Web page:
Toohey now judges the moment propitious to strike. When Wynand is out of town, he goes against policy and attacks Roark in The Banner; Wynand fires Toohey. The union of Wynand employees, organized and controlled by Toohey, goes out on strike. Wynand and Dominique, with virtually no assistance, put out the paper by themselves; it comes back unread. The newspaper's board of directors meets and points out the huge sums of money The Banner is losing. Mitchell Layton, a wealthy follower of Toohey, who owns the second largest block of the paper's stock, offers to buy Wynand out. The board makes clear that the choice is simple: Either accept back the men fired and alter the paper's stand on Roark, or close the newspaper. Wynand relents; in order to save The Banner he agrees to publicly reverse his position on the Cortlandt dynamiting.

Dominique leaves him and moves in with Roark, who awaits trial. On their first morning together, she calls the police and newspapers to report her jewelry stolen in the night. She knows that the story of Mrs. Wynand spending the night alone with another man — especially the accused dynamiter, Howard Roark — will be front page news on the New York tabloids. Dominique realizes that if Gail Wynand, in order to save the tawdry, pandering Banner, publicly calls the noble Roark "a reprehensible character, a dangerous, unprincipled, antisocial type of man," then justice requires his own wife and reputation to be offered up to his public in as lurid a story as possible. Even though Dominique knows that what she is doing makes it harder for Roark, that it adds scandal to everything else society throws at him, she is happy. For now she is unafraid of society's judgment — willing to face whatever it does to her or to Roark — and is free to pursue her values.

At his trial, Roark defends the right of a creator to his creation. He argues that, through the centuries, individuals have had new ideas and developed new methods and processes, and often these individuals have been rejected by their peers because their theories or products were new and upset the established routine of people's lives. Roark points out that the first-handed creators have carried mankind on their backs, but have often been kicked in the teeth for their efforts. Roark had the new ideas that enabled Cortlandt to be built; the housing project was a product of his thinking, and remains his intellectual property. An individual is morally and legally entitled to be paid for his work, and the payment he demands is that the building be erected as he designed it. According to this definition, Roark was not paid. Society gladly took the product of his mind and effort, but refused to pay him his asking price. This is an injustice. Because it is not possible to sue the government, he was left with no recourse but to blow up the project and make it a test case for the courts to decide. Roark stands for an individual's right to his own mind and to ownership of the product of his efforts. The jury understands Roark's argument, and he is acquitted. Roger Enright buys Cortlandt from the government and hires Roark to build it. Gail Wynand, though morally and psychologically broken, hires Roark to build the Wynand Building, the world's tallest skyscraper. Roark and Dominique marry. He has achieved both commercial and romantic success — and has done so on his own terms.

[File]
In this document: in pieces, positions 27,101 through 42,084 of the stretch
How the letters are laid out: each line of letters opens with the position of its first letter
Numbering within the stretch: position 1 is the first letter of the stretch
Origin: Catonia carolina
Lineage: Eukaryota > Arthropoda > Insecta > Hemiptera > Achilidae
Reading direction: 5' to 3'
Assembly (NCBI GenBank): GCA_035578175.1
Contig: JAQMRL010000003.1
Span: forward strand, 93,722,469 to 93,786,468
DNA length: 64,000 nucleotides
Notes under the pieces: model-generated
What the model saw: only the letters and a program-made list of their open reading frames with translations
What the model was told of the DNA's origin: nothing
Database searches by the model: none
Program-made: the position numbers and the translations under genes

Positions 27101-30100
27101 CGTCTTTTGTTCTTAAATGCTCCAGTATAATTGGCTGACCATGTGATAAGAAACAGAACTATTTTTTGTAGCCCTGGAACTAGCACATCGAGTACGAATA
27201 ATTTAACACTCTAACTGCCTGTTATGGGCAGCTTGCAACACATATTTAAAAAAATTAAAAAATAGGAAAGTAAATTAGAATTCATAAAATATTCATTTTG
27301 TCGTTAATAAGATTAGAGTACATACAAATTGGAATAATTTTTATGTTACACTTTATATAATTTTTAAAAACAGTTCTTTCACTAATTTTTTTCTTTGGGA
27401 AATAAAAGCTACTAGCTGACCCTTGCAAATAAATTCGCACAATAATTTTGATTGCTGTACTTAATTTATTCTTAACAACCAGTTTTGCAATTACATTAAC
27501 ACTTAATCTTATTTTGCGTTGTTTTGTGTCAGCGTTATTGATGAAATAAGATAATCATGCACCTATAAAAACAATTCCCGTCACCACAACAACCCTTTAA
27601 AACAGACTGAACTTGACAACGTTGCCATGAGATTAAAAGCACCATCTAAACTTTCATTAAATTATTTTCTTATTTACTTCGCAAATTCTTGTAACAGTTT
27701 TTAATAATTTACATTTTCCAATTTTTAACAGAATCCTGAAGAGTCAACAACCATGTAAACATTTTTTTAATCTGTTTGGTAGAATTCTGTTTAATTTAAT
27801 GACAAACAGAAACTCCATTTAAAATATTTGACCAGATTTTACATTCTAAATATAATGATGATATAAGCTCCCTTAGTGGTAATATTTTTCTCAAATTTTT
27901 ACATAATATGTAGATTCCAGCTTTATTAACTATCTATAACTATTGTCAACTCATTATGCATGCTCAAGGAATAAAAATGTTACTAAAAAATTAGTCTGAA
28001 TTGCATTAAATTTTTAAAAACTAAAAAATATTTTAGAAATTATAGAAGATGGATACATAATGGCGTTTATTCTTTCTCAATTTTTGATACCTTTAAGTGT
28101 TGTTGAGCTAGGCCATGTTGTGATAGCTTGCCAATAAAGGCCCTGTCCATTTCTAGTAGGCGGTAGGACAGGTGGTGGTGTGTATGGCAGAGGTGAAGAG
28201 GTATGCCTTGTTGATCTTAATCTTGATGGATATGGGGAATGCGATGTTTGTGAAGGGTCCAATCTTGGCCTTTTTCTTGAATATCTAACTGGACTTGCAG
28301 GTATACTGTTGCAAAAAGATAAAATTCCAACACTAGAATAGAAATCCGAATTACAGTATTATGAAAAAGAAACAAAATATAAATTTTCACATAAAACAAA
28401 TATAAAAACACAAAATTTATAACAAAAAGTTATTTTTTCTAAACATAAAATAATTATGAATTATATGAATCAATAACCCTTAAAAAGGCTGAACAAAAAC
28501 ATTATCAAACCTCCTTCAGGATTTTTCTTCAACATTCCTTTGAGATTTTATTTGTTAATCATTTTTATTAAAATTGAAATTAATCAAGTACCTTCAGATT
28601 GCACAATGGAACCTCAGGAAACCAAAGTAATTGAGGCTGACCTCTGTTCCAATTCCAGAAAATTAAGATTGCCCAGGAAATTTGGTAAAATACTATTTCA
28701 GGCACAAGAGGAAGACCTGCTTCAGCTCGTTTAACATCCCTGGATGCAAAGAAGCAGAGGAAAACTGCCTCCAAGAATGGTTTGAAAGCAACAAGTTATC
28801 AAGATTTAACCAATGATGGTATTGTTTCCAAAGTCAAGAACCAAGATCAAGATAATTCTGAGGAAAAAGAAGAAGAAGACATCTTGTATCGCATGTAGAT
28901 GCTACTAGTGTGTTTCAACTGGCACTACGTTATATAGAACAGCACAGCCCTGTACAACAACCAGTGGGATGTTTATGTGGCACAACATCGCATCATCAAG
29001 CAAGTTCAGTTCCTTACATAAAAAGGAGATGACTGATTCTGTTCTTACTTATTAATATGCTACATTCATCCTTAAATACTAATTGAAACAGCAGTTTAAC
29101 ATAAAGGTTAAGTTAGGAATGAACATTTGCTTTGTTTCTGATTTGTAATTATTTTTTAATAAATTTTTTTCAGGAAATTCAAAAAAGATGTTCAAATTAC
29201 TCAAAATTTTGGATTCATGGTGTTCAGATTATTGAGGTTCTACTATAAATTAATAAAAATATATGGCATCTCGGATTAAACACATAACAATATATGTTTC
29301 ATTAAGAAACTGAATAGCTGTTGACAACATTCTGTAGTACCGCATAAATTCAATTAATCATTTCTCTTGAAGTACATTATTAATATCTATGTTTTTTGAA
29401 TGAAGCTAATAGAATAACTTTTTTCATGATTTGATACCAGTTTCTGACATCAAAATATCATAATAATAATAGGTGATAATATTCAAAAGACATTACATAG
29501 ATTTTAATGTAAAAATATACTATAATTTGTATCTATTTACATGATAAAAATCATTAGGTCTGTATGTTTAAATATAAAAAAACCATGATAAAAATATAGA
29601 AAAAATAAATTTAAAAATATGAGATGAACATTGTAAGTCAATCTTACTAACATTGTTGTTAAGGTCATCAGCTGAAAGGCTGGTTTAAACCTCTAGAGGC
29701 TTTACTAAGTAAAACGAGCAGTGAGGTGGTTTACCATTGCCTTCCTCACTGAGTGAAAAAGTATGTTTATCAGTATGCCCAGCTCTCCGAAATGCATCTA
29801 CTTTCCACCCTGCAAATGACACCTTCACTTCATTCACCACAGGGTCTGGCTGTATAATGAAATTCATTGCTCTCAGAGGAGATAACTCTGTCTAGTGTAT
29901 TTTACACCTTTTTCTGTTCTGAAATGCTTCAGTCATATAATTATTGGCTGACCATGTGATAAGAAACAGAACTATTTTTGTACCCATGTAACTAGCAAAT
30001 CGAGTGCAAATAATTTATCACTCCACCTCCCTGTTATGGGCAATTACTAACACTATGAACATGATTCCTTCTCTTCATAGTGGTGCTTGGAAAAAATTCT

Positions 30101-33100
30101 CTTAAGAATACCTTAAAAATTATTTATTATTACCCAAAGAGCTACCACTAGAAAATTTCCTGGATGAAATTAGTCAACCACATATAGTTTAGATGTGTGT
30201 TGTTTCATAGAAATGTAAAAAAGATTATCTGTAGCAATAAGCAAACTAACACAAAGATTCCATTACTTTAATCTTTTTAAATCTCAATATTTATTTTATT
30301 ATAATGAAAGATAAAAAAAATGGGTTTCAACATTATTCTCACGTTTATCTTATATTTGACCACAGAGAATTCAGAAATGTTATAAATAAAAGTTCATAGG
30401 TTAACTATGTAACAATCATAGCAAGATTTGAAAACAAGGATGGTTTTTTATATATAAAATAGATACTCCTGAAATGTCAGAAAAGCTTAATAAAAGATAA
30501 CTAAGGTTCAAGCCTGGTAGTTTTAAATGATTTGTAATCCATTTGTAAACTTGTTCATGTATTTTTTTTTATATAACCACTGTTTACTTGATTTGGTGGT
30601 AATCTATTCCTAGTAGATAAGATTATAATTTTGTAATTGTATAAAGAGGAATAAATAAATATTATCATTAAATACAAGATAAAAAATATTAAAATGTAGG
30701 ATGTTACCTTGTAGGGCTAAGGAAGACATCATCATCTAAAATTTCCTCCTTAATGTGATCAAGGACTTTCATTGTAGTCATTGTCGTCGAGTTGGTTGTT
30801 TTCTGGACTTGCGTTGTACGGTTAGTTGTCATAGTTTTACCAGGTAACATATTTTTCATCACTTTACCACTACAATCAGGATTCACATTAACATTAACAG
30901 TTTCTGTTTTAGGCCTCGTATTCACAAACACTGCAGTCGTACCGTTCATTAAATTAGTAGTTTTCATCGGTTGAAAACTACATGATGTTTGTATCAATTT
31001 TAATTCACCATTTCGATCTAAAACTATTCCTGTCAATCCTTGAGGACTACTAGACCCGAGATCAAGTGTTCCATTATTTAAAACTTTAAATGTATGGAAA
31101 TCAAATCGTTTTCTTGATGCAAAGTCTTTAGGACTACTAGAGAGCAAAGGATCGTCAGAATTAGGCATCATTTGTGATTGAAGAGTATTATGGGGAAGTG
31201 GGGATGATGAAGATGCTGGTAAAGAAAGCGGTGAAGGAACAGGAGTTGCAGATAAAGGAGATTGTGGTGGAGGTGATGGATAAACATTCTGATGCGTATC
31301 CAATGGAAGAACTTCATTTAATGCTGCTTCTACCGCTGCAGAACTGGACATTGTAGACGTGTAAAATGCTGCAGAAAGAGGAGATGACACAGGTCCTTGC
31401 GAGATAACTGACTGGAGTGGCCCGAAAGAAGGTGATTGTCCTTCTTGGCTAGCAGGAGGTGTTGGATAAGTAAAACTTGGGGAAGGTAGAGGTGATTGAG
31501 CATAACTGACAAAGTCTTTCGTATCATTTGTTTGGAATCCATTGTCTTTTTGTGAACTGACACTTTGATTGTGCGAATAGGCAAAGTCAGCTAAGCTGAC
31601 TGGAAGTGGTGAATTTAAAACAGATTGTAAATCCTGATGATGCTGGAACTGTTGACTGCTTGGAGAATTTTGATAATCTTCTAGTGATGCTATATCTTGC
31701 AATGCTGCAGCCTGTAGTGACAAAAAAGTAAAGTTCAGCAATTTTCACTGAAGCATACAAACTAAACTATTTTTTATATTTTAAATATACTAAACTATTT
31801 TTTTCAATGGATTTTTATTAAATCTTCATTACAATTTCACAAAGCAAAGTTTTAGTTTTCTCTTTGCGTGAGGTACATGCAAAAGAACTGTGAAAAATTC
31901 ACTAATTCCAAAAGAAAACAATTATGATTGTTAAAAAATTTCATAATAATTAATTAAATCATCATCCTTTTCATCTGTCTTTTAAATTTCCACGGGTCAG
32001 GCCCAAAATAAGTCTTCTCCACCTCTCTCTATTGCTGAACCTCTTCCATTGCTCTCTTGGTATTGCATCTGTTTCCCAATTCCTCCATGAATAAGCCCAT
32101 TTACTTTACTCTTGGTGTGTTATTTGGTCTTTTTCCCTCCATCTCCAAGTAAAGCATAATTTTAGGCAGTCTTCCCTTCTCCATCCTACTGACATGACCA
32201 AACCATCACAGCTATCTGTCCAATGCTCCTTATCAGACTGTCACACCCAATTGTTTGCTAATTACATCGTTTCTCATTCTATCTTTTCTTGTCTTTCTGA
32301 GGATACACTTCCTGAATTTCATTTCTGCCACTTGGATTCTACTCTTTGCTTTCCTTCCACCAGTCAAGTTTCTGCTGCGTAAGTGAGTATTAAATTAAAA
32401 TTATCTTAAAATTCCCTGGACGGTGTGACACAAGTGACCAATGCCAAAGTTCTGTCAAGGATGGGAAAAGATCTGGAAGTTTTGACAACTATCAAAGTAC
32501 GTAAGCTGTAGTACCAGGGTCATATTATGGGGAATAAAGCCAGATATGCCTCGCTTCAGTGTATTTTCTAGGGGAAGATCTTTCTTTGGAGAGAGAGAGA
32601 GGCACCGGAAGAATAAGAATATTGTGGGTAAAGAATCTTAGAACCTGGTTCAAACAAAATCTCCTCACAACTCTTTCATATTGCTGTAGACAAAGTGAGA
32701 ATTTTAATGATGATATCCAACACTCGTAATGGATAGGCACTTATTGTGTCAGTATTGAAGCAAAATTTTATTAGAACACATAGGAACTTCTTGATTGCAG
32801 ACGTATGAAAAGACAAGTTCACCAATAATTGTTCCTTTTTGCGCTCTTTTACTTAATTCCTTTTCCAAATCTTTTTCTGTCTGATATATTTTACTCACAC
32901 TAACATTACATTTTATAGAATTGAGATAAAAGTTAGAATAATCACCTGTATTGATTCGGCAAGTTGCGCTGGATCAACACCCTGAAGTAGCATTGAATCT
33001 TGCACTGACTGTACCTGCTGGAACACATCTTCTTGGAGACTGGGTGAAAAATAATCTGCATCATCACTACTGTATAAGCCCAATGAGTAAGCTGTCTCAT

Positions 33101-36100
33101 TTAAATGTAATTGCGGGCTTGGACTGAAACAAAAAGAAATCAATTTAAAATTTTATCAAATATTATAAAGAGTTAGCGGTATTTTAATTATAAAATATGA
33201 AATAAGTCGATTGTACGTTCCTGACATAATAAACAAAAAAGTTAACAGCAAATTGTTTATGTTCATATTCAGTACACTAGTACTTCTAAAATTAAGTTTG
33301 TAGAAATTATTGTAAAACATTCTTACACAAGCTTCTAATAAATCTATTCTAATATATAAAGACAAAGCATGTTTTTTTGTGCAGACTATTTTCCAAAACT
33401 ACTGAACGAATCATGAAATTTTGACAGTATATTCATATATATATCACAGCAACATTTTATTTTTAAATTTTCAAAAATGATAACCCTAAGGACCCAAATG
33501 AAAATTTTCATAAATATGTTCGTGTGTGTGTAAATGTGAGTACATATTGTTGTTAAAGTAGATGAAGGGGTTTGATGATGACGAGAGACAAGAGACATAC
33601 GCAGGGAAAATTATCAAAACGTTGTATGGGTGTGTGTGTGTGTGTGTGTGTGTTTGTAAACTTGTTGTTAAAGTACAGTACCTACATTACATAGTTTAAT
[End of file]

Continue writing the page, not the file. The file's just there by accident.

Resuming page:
Peter Keating is exposed publicly as a fraud at the Cortlandt trial — and his career is finished. Ellsworth Toohey is reinstated to his position at The Banner by the labor board. Wynand has Toohey report back to work at 9:00 p.m. and waits for him in the door of his office. Wynand stands silently as Toohey arrives early and takes again his accustomed place at his desk. Toohey is made nervous by the specter of Wynand hanging over him in the doorway, but is reassured by the sound of the rolling presses — the constant accompaniment of a newspaperman's life. Then the presses stop. Wynand looks at his wristwatch and says, "It's nine o'clock. You're out of a job, Mr. Toohey. The Banner has ceased to exist." Wynand refuses to turn his life's work over to Toohey, so he closes the paper. Standing alone with the man he recognizes as the most contemptibly evil member of society, Wynand says, "This was the end of The Banner . . . I think it's proper that I should meet it with you." Toohey must start over again at another newspaper, having failed in his attempts to both stop Roark and to control Wynand's Banner.